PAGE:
Cover image for For the health of the land : previously unpublished essays and other writings
For the health of the land : previously unpublished essays and other writings
Leopold, Aldo, 1886-1948.
Personal Author:
Publication Information:
Washington, D.C. : Island Press, [1999]

Physical Description:
xix, 243 pages : illustrations, maps ; 22 cm
General Note:
"Shearwater books."
Format :


Call Number
Material Type
Home Location
Item Holds
QH75 .L38 1999 Adult Non-Fiction Non-Fiction Area

On Order



A collection of previously unavailable essays by environmentalist Aldo Leopold, building on the tradition of ethical land use and developing the concept of land health and the practical measures landowners can take to sustain it. Containing over 40 short pieces arranged in a seasonal almanac form along with longer essays arranged chronologically, each piece is introduced and set in context by the editors.

Author Notes

Aldo Leopold, who has become the most esteemed ecologist of this century, is best remembered for his articulation of the "land ethic," which demonstrates a respect and reverence for all life. His landmark book A Sand County Almanac, published in 1949, is considered by many to be the most significant book published on nature and the environment.

Born in Burlington, Iowa, Leopold attended the Yale Graduate School of Forestry (newly established in 1900 by Gifford Pinchot) and graduated in 1909. He immediately began his career with the U.S. Forest Service as a forest assistant in Arizona and later became supervisor of Carson National Forest in New Mexico in 1912. During his stint in the Southwest, he encouraged interest in establishing the Gila Wilderness Area in southwest New Mexico, the first in the national forest wilderness system. He later moved to Madison, Wisconsin, to help direct the Forest Products Laboratory from 1925 to 1927. He worked for a while as a game consultant and completed his book Game Management in 1933. Soon thereafter, he became professor of game management at the University of Wisconsin and held that position until his death in 1948. Leopold was one of the founders of The Wilderness Society in 1935 and an organizer of The Wildlife Society in 1937, which later created the Aldo Leopold Award, which has been awarded annually since 1950 for significant achievements in wildlife biology and conservation. The Leopold Memorial Reserve, a private 1,400-acre tract near Baraboo, Wisconsin, is dedicated to his memory. The landmark of the reserve is the Shack, Leopold's country retreat in one of central Wisconsin's "sand counties," a place which he describes so vividly in his journals.

(Bowker Author Biography)

Table of Contents

Scott Russell SandersJ. Baird Callicott and Eric T. FreyfogleStanley A. Temple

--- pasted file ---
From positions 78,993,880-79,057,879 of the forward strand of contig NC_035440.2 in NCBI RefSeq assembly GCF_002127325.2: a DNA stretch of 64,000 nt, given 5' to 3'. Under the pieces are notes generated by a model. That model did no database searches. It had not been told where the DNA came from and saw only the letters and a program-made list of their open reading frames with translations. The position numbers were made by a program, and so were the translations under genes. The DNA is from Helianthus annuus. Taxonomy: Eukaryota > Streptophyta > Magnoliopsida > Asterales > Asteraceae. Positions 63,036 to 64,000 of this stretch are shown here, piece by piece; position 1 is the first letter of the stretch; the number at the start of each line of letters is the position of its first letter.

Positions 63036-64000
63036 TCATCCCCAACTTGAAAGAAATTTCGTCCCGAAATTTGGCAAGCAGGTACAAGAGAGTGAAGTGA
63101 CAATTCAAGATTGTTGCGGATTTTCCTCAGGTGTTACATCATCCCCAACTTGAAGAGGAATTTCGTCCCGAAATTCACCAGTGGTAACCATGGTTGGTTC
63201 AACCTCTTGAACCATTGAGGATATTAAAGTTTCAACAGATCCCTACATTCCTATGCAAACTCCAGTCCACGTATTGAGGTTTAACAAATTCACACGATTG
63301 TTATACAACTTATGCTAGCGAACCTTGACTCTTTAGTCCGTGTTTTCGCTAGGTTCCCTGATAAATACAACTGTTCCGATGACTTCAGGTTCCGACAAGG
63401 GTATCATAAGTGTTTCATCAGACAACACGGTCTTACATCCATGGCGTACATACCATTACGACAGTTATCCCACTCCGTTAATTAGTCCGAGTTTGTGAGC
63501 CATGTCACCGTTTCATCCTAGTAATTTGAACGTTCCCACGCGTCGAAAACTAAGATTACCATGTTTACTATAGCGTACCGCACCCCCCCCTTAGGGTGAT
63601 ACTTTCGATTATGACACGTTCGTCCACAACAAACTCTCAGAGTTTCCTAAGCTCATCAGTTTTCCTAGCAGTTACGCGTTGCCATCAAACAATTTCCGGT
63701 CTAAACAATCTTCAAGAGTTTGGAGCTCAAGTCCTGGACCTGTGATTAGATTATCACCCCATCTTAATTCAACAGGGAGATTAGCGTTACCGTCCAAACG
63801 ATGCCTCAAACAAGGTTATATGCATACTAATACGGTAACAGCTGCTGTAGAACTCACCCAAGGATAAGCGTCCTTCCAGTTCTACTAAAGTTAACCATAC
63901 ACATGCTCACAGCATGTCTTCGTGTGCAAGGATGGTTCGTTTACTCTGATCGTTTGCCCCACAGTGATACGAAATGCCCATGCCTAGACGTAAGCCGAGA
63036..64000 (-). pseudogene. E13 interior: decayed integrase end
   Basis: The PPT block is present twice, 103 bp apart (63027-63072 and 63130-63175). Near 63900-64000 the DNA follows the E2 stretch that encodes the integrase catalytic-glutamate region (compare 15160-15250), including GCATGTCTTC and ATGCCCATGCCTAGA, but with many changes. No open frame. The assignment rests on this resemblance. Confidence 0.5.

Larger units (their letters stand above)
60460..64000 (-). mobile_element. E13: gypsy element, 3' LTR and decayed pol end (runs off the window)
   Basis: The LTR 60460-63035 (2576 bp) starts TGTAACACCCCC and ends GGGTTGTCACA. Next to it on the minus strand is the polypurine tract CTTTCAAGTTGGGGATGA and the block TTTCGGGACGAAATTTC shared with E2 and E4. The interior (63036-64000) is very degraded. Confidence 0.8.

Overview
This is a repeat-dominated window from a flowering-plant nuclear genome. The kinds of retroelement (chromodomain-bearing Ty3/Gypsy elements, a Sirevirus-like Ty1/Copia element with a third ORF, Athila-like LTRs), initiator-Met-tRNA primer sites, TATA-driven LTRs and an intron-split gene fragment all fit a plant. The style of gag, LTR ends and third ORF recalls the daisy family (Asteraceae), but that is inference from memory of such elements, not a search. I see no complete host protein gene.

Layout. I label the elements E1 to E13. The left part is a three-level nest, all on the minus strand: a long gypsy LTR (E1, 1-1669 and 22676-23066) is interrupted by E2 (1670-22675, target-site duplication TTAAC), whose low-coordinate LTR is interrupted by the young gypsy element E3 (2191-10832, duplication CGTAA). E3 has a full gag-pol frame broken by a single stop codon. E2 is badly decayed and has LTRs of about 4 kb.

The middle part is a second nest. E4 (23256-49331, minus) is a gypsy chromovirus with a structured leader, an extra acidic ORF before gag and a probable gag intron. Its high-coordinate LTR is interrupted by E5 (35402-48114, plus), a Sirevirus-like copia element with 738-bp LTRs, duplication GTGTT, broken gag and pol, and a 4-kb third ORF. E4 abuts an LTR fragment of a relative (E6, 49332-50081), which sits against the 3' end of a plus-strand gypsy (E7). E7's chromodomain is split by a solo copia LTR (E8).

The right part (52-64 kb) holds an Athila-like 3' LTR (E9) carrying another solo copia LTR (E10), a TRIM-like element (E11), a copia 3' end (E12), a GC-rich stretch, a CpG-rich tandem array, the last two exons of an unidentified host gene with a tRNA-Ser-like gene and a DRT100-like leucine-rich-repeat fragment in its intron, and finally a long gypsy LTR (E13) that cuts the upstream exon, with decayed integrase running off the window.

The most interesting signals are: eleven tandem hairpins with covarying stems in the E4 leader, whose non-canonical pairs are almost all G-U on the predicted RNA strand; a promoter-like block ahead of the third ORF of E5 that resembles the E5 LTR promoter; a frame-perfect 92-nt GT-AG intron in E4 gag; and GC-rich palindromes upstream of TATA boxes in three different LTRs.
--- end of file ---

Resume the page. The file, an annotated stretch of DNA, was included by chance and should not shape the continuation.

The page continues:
Forewordp. xiii
Introductionp. 3
Part I Conserving Rural Wildlife
Game Management: A New Field for Sciencep. 27
Helping Ourselves: Being the Adventures of a Farmer and a Sportsman Who Produced Their Own Shooting Groundp. 33
The Wisconsin River Marshesp. 40
Coon Valley: An Adventure in Cooperative Conservationp. 47
Farm Game Management in Silesiap. 54
Be Your Own Emperorp. 70
Part II A Landowner's Conservation Almanac
Winter Coverp. 84
Winter Foodp. 86
Feed the Songbirdsp. 88
Woodlot Wildlifep. 89
Stories in the Snowp. 91
Winter Care of Plantingsp. 92
Do We Want a Woodsless Countryside?p. 94
The Farmer and the Rabbitp. 95
The Farmer and the Foxp. 97
Pines above the Snowp. 100
The Farm Pondp. 103
The Marshp. 105
Evergreens for Coverp. 107
When the Geese Returnp. 109
Bur Oak: Badge of Wisconsinp. 110
Bluebirds Welcomep. 112
Back from the Argentinep. 114
Sky Dance of Springp. 116
Farmers and Ducksp. 118
Cliff Swallows to Orderp. 119
Wildflower Cornersp. 121
Windbreaksp. 123
The Farm Arboretump. 124
Pheasant Plantingp. 126
Pheasant Damagep. 128
Bird Housesp. 130
Wildlife and Waterp. 132
Bobwhitep. 134
Fifth Column of the Fencerowp. 135
Roadside Prairiesp. 137
Wild Foodsp. 140
Feeding Stationsp. 142
Look for Bird Bandsp. 143
The Hawk and Owl Questionp. 145
Feed Earlyp. 147
Farm Fur Cropsp. 148
Farming in Colorp. 151
Smartweed Sanctuariesp. 153
From Little Acornsp. 154
Woodlot Wildlife and Plant Diseasep. 157
Part III Conservation and Land Health
The Farmer as a Conservationistp. 161
History of the Riley Game Cooperative, 1931-1939p. 175
Planning for Wildlifep. 193
Biotic Land-Usep. 198
What Is a Weed?p. 207
The Outlook for Farm Wildlifep. 213
The Land-Health Concept and Conservationp. 218
Afterwordp. 227
Acknowledgmentsp. 239
Editors' Notesp. 241
About the Contributorsp. 243